Some adjacent articulations, however, can interfere with trilling, and there is a particularly strong incompatibility between apical trills and nasal consonants or vowels. This is because the lowering of the velum for nasals crucially reduces the intra-oral pressure necessary to produce vibration (Solé, 2002, 2007ab). Unlike trills, lateral approximants are not incompatible with the velum lowering and nasal airflow of adjacent nasal consonants.
However, the production of laterals requires lowering of the tongue sides and maintaining substantial oral airflow, which can interfere with the oral occlusion and the nasal-only airflow for nasal stops. Laterals are also known to be relatively resistant to coarticulatory influences from adjacent vowels and consonants (Recasens & Pallarès, 2001).
Altogether, these factors make sequences of nasal + trill and nasal + lateral sub-optimal from the point of view of speech production. Not surprisingly, there is ample evidence from historical linguistics that [n+r] and [n+l] clusters undergo various changes involving, assimilation, metathesis, deletion, or epenthesis. Such changes, for example, have occurred in word clusters in the history of Romance languages: nr/nl rr/ll (*inreal irreal ‘unreal’), nr rn (GENERU yerno ‘son in law’), nr ndr (poner he pondré ‘I will put’) (Lloyd, 1993; Ariza, 2012). Despite these developments, however, clusters of nasals with laterals and rhotics still marginally occur in modern Romance languages, mainly across morpheme boundaries or in sequences of words (e.g. en+roscar ‘to screw’; en+listar ‘to enroll’; hacen ruido ‘they make noise’; hacen lío ‘they make a mess’ in Spanish).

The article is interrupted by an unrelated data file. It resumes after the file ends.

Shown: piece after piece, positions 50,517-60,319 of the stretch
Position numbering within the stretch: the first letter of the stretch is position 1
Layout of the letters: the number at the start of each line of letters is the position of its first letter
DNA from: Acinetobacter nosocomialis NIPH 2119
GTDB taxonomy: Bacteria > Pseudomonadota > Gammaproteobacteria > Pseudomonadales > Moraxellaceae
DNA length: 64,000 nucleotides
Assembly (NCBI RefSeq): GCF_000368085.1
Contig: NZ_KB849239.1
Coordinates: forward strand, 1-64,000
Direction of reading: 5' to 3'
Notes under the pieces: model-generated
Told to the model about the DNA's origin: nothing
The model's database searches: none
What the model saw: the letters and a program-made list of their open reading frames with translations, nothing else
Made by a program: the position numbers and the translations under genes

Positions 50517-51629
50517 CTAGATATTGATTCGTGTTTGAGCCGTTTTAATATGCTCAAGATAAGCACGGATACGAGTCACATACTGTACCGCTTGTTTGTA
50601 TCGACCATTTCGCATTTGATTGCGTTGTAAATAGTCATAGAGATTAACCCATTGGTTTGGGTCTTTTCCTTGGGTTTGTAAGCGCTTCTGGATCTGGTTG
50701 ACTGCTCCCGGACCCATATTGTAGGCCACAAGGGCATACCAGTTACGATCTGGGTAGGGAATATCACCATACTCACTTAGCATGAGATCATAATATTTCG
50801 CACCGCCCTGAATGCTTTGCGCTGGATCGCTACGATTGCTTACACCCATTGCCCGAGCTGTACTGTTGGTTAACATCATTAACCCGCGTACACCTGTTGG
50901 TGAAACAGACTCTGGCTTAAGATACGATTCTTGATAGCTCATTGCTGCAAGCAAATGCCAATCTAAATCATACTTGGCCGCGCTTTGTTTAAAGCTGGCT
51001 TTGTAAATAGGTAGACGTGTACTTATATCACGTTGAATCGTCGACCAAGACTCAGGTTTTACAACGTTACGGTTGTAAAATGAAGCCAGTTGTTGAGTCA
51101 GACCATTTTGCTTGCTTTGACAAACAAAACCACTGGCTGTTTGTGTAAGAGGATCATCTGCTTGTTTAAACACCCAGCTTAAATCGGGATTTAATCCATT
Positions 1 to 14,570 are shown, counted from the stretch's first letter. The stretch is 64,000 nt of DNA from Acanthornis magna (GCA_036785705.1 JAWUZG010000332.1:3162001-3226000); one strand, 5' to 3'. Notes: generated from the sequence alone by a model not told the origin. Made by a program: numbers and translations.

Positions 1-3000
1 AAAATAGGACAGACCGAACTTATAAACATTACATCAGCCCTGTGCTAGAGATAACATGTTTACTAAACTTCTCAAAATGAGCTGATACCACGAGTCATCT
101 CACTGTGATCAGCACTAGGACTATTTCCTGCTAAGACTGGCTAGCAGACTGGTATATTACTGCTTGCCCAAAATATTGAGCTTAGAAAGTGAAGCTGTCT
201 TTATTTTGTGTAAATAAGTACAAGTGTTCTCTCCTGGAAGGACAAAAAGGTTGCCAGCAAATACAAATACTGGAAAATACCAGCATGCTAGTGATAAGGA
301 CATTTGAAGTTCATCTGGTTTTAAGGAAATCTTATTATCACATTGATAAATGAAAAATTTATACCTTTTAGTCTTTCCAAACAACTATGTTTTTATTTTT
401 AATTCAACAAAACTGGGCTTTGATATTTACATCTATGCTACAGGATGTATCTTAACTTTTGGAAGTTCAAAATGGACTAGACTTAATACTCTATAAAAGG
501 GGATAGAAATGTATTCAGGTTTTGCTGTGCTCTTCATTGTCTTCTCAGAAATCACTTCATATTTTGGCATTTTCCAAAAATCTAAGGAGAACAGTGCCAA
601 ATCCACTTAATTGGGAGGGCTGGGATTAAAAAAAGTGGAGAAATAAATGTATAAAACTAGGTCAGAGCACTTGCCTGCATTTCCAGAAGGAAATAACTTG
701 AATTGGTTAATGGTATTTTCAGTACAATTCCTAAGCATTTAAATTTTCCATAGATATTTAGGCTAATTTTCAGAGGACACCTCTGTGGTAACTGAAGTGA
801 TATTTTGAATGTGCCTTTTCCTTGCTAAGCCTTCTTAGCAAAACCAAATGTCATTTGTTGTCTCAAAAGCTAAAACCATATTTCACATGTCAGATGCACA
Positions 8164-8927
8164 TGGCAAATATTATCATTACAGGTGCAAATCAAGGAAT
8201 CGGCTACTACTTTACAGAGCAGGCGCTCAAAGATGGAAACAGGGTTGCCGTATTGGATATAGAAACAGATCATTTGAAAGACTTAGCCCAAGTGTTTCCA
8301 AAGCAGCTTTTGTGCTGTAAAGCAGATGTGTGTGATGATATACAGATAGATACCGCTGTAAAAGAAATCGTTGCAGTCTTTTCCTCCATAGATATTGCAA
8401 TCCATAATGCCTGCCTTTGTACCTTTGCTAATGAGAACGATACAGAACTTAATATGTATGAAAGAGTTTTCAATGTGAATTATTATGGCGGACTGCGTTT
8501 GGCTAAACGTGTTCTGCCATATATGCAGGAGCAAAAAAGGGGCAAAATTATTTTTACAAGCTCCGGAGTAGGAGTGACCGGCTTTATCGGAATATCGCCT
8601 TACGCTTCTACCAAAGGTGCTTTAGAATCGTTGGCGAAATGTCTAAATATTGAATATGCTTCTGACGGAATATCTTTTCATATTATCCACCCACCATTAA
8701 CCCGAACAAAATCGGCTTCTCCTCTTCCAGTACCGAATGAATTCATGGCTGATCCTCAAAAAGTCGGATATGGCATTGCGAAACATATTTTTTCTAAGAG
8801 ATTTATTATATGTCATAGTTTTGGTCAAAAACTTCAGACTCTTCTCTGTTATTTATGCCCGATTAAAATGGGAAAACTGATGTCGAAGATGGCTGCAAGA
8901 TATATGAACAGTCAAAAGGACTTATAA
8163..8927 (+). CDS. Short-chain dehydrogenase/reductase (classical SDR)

The goal of this paper is to determine how the incompatibility between trills/laterals and nasality is resolved synchronically at the level of articulation. Specifically, we are using electropalatography (EPG) to examine acrossand within-word clusters /n/ + /r/ and /l/ in Spanish, produced by speakers of three different dialects. EPG tracks the contact between the tongue (the tip, the blade, and the front part of the dorsum) and the roof of the mouth using an artificial palate with built-in electrodes. Previous EPG work on the closely related Catalan language (Recasens & Pallarès, 1999b, 2001) showed that the relatively unconstrained alveolar and palatal nasals /n/ and /ɲ/ assimilated to the following highly constrained apical trill /r/ in constriction location (becoming more retracted). The alveolar lateral approximant /l/ was also found to show some resistance to coarticulation, particularly to the raising of the tongue back. Given this, we would expect to find similar effects in our data, with nasals assuming a constriction and a tongue shape configuration similar to /r/ and /l/ respectively. It may be possible that some aspects of the trill and lateral articulation are also affected by the preceding nasal, resulting in a shift in the constriction location or degree, or in the loss of trilling. Such a change in the liquid, especially a tighter constriction after a nasal, would be consistent with other phonological processes observed in the language, specifically the voiced stop (after a pause or a nasal) vs. approximant (other contexts) alternations. It was also of interest to examine other potential influences, such as stress, word/morpheme boundary, and vowel quality. Given the previous finding of the liquids (and particularly the trill) being resistant to coarticulation or prosodic effects (Recasens & Pallarès, 1999ab, 2001), these were expected to play a minor role.